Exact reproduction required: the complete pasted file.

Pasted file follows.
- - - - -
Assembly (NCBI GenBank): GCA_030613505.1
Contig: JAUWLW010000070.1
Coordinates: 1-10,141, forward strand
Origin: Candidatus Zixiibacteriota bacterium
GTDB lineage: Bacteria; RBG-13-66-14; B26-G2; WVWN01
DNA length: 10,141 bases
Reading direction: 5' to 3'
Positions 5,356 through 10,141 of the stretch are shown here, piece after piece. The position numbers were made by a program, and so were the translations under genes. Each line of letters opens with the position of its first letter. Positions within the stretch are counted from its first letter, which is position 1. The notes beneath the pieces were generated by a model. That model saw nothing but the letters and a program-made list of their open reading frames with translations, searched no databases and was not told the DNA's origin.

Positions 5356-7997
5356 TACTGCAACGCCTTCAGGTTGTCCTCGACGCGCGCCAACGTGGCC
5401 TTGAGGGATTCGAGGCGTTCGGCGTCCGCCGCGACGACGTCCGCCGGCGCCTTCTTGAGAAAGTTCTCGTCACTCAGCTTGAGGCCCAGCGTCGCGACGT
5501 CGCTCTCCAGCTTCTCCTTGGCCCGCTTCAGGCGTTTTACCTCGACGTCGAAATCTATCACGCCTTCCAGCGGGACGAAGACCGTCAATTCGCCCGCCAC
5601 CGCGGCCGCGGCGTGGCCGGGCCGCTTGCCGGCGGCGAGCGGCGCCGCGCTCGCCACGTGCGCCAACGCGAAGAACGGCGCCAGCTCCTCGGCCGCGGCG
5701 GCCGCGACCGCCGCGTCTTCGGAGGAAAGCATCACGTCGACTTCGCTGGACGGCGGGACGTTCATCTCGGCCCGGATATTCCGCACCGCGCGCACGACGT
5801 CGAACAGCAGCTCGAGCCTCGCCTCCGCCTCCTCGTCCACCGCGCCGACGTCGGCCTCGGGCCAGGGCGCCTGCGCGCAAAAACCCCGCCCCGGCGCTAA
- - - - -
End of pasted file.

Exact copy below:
Assembly (NCBI GenBank): GCA_030613505.1
Contig: JAUWLW010000070.1
Coordinates: 1-10,141, forward strand
Origin: Candidatus Zixiibacteriota bacterium
GTDB lineage: Bacteria; RBG-13-66-14; B26-G2; WVWN01
DNA length: 10,141 bases
Reading direction: 5' to 3'
Positions 5,356 through 10,141 of the stretch are shown here, piece after piece. The position numbers were made by a program, and so were the translations under genes. Each line of letters opens with the position of its first letter. Positions within the stretch are counted from its first letter, which is position 1. The notes beneath the pieces were generated by a model. That model saw nothing but the letters and a program-made list of their open reading frames with translations, searched no databases and was not told the DNA's origin.

Positions 5356-7997
5356 TACTGCAACGCCTTCAGGTTGTCCTCGACGCGCGCCAACGTGGCC
5401 TTGAGGGATTCGAGGCGTTCGGCGTCCGCCGCGACGACGTCCGCCGGCGCCTTCTTGAGAAAGTTCTCGTCACTCAGCTTGAGGCCCAGCGTCGCGACGT
5501 CGCTCTCCAGCTTCTCCTTGGCCCGCTTCAGGCGTTTTACCTCGACGTCGAAATCTATCACGCCTTCCAGCGGGACGAAGACCGTCAATTCGCCCGCCAC
5601 CGCGGCCGCGGCGTGGCCGGGCCGCTTGCCGGCGGCGAGCGGCGCCGCGCTCGCCACGTGCGCCAACGCGAAGAACGGCGCCAGCTCCTCGGCCGCGGCG
5701 GCCGCGACCGCCGCGTCTTCGGAGGAAAGCATCACGTCGACTTCGCTGGACGGCGGGACGTTCATCTCGGCCCGGATATTCCGCACCGCGCGCACGACGT
5801 CGAACAGCAGCTCGAGCCTCGCCTCCGCCTCCTCGTCCACCGCGCCGACGTCGGCCTCGGGCCAGGGCGCCTGCGCGCAAAAACCCCGCCCCGGCGCTAA